If this is the only love song Chief Keef ever makes, I’d be both completely satisfied and somewhat disappointed. He’s doing his best Drake impression - muffled girl-on-the-phone and all - aside from the fact that his idea of a romantic relationship is one in which he shows his flown-in-fuckbuddy 100,000 dollars. The beat is typical of post-2012 Keef: it’s ebullient and childish, a mirror to Keef’s disconnected attitude towards ‘Thots’ (That Hoe Over There). Even when his song is based around the most misogynistic conception of a girlfriend you could probably ever have, Keef shows some emotion - ‘If I smoke this blunt girl I’m gon’ forget you,’ he croons, and suddenly the man behind ‘Don’t Like’ is uncharacteristically vulnerable. Not enough, however, to disregard one of his closing thoughts: ‘If I book your flight/Is you gonna top me?’ he asks of his iPhone-companion. Nice one, Keef.
Rich Homie Quan, ‘Another Me’
A brief synopsis of this song: Rich Homie Quan denies that he’s copied Future’s sound while sounding almost exactly like Future. Many rappers rarely ever make much sense, but this level of unintentional irony is something I haven’t seen in a long time (that is, ever since Common dissed Drake for being an overly-sympathetic bitch). In an even more ironic twist of fate, Quan’s song is arguably better (and more Future-like) than anything Future has released over the past year. The song displays Quan in full-force croon-mode - his voice wavers with soulful passion, peaking in emotion at each palpitating 808-thump of the song’s tinkling Southern production. ‘I’m the f(F)uture, stop comparing us,’ he boasts, only to later apologize with a self-remonstrating ‘I can’t help how I sound.’ It doesn’t really make sense, but that’s evidently what’s expected of Quan.
Thaiboy Digital - ‘f e r r e g a m o g o l d’
There seems to be two kinds of people who like Yung Lean and his Sad Boys collective: irony-seeking Lil B fans trying to find a new source of hip-hop absurdism and earnest Lil B fans trying to find something that people will take them seriously about. I’m with the latter, although I’m also unsure that the Sad Boys entirely satisfy either of these group’s needs. With ‘f e r r a g a m o g o l d,’ Sad Boy affiliate Thaiboy Digital has hit the blind spot in-between these two collectives - the song’s production, with its Shlohmo-esque synths and and Mike Will-esque drums, would be noticeably remarkable even to Yung Lean/cloud rap outsiders (read: people who liked J. Cole’s album better than Yeezus), but Thaiboy’s whiny metallic croons keep the song solidified in the semi-absurd lands of internet-hop. I can’t really understand what he is whining about (so I won’t even attempt to analyze it), although that’s also exactly what I want from a Sad Boy song.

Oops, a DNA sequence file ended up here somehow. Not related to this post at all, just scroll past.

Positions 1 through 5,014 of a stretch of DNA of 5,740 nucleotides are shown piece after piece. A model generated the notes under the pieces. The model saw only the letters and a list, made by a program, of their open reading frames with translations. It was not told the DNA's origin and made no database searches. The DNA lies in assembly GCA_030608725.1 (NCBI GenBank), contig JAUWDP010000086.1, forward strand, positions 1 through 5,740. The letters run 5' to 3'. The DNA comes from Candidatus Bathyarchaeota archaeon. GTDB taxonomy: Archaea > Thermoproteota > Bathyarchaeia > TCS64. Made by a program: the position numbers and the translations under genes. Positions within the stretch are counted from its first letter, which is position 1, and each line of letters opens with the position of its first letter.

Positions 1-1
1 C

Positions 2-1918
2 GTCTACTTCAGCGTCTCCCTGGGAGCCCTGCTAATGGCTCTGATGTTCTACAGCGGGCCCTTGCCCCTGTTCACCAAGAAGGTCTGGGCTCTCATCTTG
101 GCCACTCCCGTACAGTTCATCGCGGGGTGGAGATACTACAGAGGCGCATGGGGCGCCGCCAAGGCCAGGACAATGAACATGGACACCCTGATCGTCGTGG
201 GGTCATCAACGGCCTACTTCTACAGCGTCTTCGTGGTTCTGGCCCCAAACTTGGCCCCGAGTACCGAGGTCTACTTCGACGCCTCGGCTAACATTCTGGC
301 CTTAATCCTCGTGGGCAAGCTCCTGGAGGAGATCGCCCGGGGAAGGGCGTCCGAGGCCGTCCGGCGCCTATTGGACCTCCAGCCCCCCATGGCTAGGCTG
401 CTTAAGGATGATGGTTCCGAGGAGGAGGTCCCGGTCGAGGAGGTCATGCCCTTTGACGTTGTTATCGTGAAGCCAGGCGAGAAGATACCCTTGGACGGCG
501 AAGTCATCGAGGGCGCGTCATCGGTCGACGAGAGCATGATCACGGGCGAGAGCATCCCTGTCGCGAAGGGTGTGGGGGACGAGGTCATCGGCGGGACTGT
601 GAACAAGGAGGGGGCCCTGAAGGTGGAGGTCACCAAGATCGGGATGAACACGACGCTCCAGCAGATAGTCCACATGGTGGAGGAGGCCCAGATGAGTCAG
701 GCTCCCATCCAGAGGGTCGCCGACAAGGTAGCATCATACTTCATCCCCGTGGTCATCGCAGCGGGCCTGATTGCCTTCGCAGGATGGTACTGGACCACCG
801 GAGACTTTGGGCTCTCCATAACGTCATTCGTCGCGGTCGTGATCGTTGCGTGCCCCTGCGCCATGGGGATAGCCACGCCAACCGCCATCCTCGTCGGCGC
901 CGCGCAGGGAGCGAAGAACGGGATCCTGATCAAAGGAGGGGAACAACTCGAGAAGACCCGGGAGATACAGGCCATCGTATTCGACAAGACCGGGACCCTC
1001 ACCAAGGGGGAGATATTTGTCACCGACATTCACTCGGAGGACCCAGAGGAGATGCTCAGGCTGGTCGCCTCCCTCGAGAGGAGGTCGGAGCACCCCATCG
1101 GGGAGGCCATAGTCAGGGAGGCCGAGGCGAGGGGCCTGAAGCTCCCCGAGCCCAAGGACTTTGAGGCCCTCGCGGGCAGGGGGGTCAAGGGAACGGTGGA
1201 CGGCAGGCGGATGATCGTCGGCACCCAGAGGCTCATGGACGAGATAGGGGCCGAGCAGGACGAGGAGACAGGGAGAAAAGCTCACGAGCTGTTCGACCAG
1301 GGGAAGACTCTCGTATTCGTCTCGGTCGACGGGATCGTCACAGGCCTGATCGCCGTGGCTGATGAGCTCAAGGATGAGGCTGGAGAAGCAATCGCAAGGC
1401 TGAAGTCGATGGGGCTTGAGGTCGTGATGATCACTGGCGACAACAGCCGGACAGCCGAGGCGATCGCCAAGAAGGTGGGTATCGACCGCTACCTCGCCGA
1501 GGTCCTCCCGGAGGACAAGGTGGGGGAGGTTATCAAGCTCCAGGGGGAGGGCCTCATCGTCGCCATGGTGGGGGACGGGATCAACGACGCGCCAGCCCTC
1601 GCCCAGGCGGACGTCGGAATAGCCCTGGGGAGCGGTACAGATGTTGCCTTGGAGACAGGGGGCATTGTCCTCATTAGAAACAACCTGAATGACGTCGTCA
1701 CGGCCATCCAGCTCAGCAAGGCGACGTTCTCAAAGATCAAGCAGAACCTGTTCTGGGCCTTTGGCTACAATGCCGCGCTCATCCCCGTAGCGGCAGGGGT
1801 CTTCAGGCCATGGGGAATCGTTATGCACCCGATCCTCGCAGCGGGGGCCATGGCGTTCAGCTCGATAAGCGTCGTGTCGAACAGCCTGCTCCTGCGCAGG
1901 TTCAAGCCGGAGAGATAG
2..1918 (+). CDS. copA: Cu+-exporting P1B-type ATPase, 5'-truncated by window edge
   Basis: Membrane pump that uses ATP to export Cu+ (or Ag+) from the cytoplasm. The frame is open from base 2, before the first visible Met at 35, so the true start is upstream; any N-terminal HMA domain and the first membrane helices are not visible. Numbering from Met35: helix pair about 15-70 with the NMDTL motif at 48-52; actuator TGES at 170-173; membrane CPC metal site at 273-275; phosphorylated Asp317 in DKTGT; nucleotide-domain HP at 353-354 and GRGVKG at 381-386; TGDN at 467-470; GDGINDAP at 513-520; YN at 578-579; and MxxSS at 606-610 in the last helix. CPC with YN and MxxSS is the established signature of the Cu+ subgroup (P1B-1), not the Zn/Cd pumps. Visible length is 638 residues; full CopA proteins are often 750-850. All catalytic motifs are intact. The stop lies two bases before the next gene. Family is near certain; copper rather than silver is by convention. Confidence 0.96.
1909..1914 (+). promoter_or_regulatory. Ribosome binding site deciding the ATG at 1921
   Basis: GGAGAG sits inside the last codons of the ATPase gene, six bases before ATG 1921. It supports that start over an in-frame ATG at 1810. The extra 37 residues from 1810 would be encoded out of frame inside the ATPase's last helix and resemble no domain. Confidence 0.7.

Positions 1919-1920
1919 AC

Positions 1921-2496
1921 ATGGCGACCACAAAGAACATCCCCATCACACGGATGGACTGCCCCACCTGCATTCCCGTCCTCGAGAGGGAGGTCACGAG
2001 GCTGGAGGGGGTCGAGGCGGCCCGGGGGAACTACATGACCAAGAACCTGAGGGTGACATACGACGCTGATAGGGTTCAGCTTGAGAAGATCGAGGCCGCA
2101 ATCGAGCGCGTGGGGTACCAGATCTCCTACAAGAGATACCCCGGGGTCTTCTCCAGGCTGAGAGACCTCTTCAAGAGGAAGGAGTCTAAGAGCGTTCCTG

Duke Da Beast, ‘Lo Lo’
Even though we all have trap rap to thank for the overall revitalization of mainstream hip-hop, the whole testosterone-charged/pseudo-villainous sound of people like Lex Luger (and his offshoots) has gotten pretty tired. Many intelligent rappers are picking up on this, and the spritely sounds of ‘happy rap’ (think Yung Joc in 2006 mixed with some 2012 Future) are leaking back into the general hip-hop groupthink. Duke Da Beast, a post-drill Chicago rapper, has become somewhat of a master of this sing-songy sound, and his recently released ‘Lo Lo’ serves as a near-perfect example of what’s exciting about rap right now. His bridge - ‘I be flexin/Runnin through a check/I’m off a molly in this bitch’ - climbs upwards along with the song’s sugary beat, his vocal emphatics mirroring the molly-induced ‘I’m-on-top-of-the-world!’ mania of the entire track. If the song stands for anything, it’s the much-awaited shift in hip-hop from dark to light. Noz would be happy.
Meek Mill, ‘Hip Hop’
I generally try to keep a safe distance from any ‘boom-bap’ rap being released in 2013 (If I wanted to listen to boom-bap, I’d listen to real boom-bap like this, not pretentious 17-year-old ‘I’m saving hip-hop’ boom-bap like this. This rant, however, is for another column). The reason why Meek’s ‘Hip Hop’ is good boom-bap is precisely the fact that Meek never does boom-bap, but always does crazy apocalyptic movie-type shit. Instead of trying to be some rapper from 1991, Meek takes his yell-in-the-booth attitude to ‘Hip Hop’s’ sparse beat, creating some surreal cross-generational smorgasbord of excellent rap music. ‘They jealous my album sellin/Jealous that I ain’t jealous,’ Meek raps, and he’s pretty much right about his hip-hop contemporaries. Should’ve taken that deal, buddy.
*Irony, and the tendencies of modern critics to implement it in their evaluations of music, is the antithesis to mixtape/underground hip-hop listening. It requires of both critic and listener that they immediately dismiss an imperfect song as absurd, ignoring the fact that the imperfection may be intentional or add to the overall quality of the music. More about this in later columns.